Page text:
At Emory’s fifth annual predictive health symposium â€œHuman Health: Molecules to Mankind,â€ Emory GYN/OB Sarah L. Berga, MD, discussed the state of childbirth in the United States and how maternal stress affects pregnant women and their fetuses.
Berga is McCord professor and chair of the Department of Gynecology and Obstetrics at Emory School of Medicine. Sadly, BergaÂ has seen maternal mortality rise steadily since the 1980s when she entered her medical residency. Georgia, she says, has the worse maternal mortality in the country. And the United States fares worse than many countries when it comes to maternal mortality.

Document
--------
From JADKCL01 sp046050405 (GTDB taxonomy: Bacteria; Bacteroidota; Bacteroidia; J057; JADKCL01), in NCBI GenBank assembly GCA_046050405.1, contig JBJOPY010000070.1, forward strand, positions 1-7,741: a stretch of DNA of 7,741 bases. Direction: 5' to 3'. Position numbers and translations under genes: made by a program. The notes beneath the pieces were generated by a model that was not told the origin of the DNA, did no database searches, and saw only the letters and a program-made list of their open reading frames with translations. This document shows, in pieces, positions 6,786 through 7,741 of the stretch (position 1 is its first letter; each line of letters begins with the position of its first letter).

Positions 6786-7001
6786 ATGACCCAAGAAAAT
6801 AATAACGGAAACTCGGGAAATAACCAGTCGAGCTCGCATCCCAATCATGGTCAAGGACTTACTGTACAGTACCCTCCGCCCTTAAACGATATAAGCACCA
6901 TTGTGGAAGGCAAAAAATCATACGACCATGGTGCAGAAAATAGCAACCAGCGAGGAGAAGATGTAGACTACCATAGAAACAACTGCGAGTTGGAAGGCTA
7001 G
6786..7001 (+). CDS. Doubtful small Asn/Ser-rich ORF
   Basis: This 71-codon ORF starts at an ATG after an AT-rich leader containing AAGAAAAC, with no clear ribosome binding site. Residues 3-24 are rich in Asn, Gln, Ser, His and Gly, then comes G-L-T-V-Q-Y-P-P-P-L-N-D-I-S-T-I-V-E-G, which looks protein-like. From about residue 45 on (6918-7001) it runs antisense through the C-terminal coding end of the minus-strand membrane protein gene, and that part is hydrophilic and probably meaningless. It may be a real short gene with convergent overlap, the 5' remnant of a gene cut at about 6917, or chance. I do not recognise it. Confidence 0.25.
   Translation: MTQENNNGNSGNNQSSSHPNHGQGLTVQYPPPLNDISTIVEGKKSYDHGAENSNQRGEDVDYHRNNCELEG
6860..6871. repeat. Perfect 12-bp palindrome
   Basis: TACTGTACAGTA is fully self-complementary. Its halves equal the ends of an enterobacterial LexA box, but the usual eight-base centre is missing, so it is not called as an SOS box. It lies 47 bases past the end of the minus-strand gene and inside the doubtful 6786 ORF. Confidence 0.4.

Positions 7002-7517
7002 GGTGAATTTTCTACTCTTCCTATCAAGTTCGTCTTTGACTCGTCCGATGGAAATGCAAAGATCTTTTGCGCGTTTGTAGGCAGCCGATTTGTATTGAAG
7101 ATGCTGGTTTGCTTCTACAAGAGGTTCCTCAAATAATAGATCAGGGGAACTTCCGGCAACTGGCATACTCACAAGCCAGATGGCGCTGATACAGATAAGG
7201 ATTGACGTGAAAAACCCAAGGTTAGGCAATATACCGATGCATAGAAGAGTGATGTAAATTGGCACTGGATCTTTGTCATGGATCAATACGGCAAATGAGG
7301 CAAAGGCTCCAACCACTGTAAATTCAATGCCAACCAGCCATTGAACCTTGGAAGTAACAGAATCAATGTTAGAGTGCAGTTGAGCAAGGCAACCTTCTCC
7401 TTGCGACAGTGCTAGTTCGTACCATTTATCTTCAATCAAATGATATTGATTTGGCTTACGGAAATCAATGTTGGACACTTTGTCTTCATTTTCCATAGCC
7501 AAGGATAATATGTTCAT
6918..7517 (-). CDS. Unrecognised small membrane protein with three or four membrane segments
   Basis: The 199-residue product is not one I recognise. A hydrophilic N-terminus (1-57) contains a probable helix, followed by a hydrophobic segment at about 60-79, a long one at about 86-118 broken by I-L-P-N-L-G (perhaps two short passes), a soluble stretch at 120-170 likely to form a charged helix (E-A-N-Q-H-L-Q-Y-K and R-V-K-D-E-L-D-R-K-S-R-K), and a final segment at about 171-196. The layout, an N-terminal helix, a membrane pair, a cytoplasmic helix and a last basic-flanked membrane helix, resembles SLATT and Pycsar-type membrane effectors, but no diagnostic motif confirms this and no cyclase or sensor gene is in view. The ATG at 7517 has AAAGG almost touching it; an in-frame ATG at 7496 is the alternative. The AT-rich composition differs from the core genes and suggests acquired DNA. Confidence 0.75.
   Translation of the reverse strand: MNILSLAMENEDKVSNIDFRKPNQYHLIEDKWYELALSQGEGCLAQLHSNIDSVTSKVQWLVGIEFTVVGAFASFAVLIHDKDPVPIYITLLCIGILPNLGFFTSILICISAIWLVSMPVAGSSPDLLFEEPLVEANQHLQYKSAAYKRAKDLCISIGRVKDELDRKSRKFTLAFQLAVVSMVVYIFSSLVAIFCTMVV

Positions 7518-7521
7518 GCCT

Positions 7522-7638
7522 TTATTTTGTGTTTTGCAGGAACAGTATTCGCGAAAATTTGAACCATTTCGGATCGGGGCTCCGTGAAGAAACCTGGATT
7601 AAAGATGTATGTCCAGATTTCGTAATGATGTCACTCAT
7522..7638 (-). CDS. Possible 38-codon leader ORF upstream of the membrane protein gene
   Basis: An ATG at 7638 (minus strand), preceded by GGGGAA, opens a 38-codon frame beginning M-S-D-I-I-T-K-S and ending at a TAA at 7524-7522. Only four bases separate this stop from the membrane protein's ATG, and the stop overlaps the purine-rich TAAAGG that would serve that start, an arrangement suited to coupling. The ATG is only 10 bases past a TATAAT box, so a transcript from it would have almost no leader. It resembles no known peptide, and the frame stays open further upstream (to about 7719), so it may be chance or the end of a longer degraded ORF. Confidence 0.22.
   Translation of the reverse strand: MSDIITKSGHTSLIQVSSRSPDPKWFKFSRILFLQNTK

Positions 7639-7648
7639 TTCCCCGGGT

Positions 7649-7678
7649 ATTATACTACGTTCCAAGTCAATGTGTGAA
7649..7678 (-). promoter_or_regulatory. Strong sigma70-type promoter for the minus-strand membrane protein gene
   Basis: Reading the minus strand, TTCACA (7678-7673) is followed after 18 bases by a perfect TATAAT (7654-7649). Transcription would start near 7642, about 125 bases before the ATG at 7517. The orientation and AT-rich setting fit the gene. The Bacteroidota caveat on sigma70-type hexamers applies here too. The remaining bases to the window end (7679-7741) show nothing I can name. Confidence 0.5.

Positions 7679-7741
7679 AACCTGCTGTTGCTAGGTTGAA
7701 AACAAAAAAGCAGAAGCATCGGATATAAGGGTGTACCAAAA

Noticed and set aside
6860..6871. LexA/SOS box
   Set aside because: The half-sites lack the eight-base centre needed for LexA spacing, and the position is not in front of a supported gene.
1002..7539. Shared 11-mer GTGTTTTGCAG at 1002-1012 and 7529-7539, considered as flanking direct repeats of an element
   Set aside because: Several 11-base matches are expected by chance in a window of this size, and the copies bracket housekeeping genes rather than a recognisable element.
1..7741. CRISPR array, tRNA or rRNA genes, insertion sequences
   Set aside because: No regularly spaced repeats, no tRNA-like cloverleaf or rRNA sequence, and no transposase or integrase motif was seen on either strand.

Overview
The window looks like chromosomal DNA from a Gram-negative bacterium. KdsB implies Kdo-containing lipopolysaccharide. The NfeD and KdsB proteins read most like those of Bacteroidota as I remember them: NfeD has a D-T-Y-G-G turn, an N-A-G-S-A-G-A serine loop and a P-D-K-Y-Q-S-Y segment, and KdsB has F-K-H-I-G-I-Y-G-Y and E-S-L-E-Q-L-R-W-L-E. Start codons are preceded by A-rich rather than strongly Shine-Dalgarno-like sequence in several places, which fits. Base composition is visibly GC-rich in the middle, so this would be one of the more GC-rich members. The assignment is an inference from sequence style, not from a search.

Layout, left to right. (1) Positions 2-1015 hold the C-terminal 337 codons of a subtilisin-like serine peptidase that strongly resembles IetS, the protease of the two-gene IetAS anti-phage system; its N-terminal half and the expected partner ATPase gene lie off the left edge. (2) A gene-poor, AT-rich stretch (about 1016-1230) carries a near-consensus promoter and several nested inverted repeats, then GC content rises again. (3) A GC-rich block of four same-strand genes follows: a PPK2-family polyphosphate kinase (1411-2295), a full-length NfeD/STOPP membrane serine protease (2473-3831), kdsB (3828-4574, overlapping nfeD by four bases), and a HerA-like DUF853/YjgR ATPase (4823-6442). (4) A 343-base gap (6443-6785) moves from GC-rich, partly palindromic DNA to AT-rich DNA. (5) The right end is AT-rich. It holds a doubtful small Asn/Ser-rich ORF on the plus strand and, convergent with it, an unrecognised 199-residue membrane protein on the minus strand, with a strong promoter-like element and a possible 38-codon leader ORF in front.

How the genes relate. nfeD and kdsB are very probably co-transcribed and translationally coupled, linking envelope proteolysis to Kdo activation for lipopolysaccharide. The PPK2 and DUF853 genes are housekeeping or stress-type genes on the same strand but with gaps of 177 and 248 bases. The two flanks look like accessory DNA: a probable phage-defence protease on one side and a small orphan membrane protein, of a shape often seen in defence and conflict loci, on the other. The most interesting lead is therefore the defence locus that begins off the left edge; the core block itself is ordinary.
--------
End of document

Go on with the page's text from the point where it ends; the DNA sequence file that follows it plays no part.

Despite the unfortunate rise in maternal mortality of late, the good news is physicians have now started to pay more attention to the effect of stressâ€”both the physical and emotional kindâ€”on women and their fetuses. Recent research shows stress has the same negative effect on the body as do organic diseases, such as thyroid disease. In fact, too much stress reduces thyroxine levels by about 50 percent, says Berga. But because thereâ€™s no clinical recognition of this, tests are needed to determine if thyroxine levels are indeed insufficient.